The separatist Morning Star flag was visible at a rally in Yahukimo in the Papua highlands. That compounds the damage for Indonesia: not only has the country’s reputation suffered because of the racism incident but the protest rallies have been hijacked by the separatist movement, winning more support internationally for its cause.
Up to six protesters and one soldier were killed in clashes across West Papua and Papua provinces on Aug. 28, according to media reports. A source at one protest in Deiyai Regency said police had fired lived rounds into a crowd of protesters outside the regency offices. Six people were killed and two seriously injured, the source said.
Papuans are no strangers to discrimination but they do not have a monopoly on it. Twenty years ago, cosmopolitan residents of Jakarta would equate members of the Batak community of North Sumatra with the fearsome, occasionally murderous drivers of the minibuses that often engaged in races across the city. Since then the Batak community has made more of a name for itself as high-profile lawyers, diluting the discrimination.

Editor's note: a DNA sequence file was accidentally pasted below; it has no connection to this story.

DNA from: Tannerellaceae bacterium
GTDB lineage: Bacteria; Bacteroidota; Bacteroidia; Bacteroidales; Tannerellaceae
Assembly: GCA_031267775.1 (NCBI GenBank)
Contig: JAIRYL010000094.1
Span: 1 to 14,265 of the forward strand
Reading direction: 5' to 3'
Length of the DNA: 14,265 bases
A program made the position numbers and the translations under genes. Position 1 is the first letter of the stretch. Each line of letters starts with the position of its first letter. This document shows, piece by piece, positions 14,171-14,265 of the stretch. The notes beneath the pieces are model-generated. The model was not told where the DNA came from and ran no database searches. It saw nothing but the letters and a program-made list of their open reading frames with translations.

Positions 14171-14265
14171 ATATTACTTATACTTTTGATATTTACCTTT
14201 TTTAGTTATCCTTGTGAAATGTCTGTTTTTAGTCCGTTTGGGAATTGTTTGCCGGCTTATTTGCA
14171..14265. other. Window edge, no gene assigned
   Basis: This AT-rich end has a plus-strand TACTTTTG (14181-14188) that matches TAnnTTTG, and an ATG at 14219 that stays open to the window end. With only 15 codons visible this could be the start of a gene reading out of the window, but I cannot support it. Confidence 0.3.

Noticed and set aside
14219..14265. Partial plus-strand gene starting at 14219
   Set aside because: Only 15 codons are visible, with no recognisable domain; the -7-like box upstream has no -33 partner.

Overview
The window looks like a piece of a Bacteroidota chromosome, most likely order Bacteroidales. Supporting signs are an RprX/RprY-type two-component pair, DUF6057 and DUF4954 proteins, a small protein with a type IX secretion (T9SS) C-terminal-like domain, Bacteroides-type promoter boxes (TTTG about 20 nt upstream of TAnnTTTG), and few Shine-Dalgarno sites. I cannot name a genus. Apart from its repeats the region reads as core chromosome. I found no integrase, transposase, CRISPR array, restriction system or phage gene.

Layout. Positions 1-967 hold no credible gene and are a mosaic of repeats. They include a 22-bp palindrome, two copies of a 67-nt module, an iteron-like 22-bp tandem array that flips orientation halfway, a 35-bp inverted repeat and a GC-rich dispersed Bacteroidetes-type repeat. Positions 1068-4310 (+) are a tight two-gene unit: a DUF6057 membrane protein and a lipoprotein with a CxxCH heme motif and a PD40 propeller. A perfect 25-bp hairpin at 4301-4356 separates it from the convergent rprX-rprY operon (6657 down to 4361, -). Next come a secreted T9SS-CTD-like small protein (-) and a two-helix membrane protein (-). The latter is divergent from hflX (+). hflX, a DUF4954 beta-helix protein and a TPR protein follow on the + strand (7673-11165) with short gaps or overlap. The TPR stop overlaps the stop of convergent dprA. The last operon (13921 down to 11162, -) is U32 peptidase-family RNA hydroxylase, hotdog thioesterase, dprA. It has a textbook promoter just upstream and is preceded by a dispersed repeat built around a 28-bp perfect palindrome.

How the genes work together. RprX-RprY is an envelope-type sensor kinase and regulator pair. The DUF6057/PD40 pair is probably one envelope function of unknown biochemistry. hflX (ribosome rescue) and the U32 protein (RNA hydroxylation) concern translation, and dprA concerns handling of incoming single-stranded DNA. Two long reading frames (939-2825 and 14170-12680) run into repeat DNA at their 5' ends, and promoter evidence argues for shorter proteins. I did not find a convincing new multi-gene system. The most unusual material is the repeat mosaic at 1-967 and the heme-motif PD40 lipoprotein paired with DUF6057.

Many people count their fingers after shaking hands with an Ambonese, a group known to this day for their association with crime groups and protection rackets. Coming from the Kei Islands in Maluku almost immediately stamps you as a gangster. The country’s small ethnic Chinese community has suffered discrimination for at least three centuries.
Every country has its regional stereotypes and jealousies. Indonesia has nothing but. With more than 200 ethnic groups, it’s difficult at times to define what is an Indonesian. Yet today virtually every citizen is fluent in at least two languages — their local language and Bahasa Indonesia, the national language that does much to unite the republic.